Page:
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“…With the first pick in the 2012 NBA technology draft, the National Basketball Association selects SAP HANA, from Walldorf, Germany.”
That is, of course, a satirical spin on the familiar phrase spoken by NBA Commissioner David Stern during the NBA’s annual draft event. But the spirit of it is totally true: SAP announced on Wednesday that the National Basketball Association will be rolling out BusinessObjects software on top of its HANA platform to NBA.com so that fans can slice and dice “virtually unlimited amounts of official NBA statistical information.”
“The NBA has so many rabid stats fans,” says Michael Gliedman, the NBA’s CIO, “and the stats page is one of the most heavily trafficked parts of NBA.com.” What the NBA also has is a ton of data: more than 4.5 quadrillion segments of statistical data, at last count.
The analytical information fans will eventually be able to access should be as eye opening as a thunderous Kevin Durant dunk—historical hoops data seen only by the eyes of NBA employees and some media members in the past, Gliedman says. Stat junkies will eventually use SAP’s BusinessObjects Explorer to tap into the analytics in real-time via NBA.com and on their smartphone, iPad or desktop.
Stats junkies such as NBA fan Jamie Oswald, for example, a BusinessObjects analyst and ASUG Volunteer, has been disappointed with tracking down historical NBA stats. “I’ve always been pretty frustrated at how hard it can be to find the information I’m looking for,” Oswald writes, via email. “Trying to get [Michael] Jordan’s rookie year scoring average compared to his career average can require three to five Google searches, hitting seven to 10 webpages, and not being entirely comfortable that the information you find is accurate.”
Gliedman says the NBA had always wanted to make its vast volumes of accumulated basketball data more widely available, and ran a test project last year—giving online access to a hundred or so media people. “The feedback from that was tremendous,” he says. “The media who used it were now able to do things [on their own with the data] that had required hand-holding before. Then we said: We need to push this out to the fans.”
But the NBA knew it’d need some help with scaling out their system—transitioning from “not just one hundred media people, but to hundreds of thousands, if not millions, of people,” Gliedman says. Enter SAP co-CEO Bill McDermott (who’s a big basketball fan with some apparent connections to the NBA) and his star rookie: SAP HANA.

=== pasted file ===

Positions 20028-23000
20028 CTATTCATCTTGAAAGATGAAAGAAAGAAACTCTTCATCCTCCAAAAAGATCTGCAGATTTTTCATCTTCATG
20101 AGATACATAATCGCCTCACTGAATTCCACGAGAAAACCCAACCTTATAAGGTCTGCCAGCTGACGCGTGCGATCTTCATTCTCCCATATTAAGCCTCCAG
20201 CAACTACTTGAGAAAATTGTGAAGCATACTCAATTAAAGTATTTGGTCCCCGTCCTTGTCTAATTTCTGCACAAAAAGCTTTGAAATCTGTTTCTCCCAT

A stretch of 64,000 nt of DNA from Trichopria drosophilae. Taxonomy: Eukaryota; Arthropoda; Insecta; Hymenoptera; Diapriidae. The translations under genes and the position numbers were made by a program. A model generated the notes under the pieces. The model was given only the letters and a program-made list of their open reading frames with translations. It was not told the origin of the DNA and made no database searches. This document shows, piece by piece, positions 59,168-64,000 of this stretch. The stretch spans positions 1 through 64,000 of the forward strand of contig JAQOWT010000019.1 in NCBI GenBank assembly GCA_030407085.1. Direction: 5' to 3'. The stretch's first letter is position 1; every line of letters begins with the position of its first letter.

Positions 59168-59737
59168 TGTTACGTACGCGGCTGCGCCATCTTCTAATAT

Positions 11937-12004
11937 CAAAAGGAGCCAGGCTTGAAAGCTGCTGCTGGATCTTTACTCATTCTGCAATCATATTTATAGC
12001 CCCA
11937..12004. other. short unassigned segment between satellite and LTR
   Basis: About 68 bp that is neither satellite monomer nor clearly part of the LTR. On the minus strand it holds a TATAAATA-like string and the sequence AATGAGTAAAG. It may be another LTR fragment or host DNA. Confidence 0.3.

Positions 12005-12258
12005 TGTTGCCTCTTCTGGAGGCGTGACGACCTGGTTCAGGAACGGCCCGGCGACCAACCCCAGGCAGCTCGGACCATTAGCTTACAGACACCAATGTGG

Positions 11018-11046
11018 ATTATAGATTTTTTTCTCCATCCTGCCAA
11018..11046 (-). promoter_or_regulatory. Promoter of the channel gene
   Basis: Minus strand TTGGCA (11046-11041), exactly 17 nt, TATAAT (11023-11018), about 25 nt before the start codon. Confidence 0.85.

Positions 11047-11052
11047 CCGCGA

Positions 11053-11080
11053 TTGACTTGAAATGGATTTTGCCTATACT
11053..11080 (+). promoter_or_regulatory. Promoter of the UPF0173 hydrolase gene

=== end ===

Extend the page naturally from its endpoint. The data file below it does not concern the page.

It didn’t take long for Gliedman to see that HANA needed to be in the NBA’s starting line-up: a demo, followed by a successful proof of concept with NBA data demonstrated the obvious conclusion. “Once we saw the tool and loaded [our] data in there and saw what it could do,” he says, “there was not much selling to be done.”
“Adding More Data, More Quickly Than Before”
Before the demo, the NBA was somewhat familiar with SAP: The NBA uses the Sybase ASE platform as the underpinning of all NBA statistics. Gliedman’s responsibility for the league is an accumulation of 250 systems that supports the NBA’s operations and “all technology initiatives relating to the collection, cataloging, storage, archiving and retrieval of NBA assets,” according to the league.
The NBA’s historical data and statistics are critical records that have been maintained with much care—the NBA does “tremendous amount of QC and QA on our statistics,” Gliedman says. So the “cleanliness” of the data loaded into HANA won’t be a concern. And that will enable the NBA to move even faster in “adding more ancillary data, more quickly than before,” Gliedman points out, which will likely include such things as video box scores and connections to social media sites so fans care share their analysis and insights. (The NBA is using SAP Data Services to aid the transition to HANA, as well as BusinessObjects Business Intelligence software in-house.)
Ease of use, though, will be critical for the fans, who can expect this new functionality during the mid-point (somewhere around the All-Star Game, Gliedman says) of the 2012-2013 season.
SAP’s Steve Lucas, EVP and general manager of database & technology (and die-hard Denver Nuggets fan, he says), assures that the combination of Explorer and HANA (“super simple easy to use tools” that “sit directly on top of HANA”) is going to enable “unprecedented, unparalleled access to the league’s historical data” for fans, he says. “This story is all about fan engagement.”
ASUG Volunteer Oswald is excited by the prospects of the NBA and HANA deal. “If SAP does nothing but help get all the box-score stats history into a single, easy to search, easy to compare database, then I think they’ve won,” he says. “If they can manage to put some of the advanced stats, then I think they’ve hit the next level. If they can pass all of that and allow people to predict how different players could work together on a team, given statistical strengths and weaknesses, allowing for player comparisons, and trending performance over time, then I think they’d actually have a shot to change a non-metaphorical game.”
The NBA’s BusinessObjects HANA project is underway, Gliedman reports, and he appears confident that HANA will be able to deliver. “SAP,” he says, “understands that we’re trying to build something groundbreaking and unprecedented with our fans.”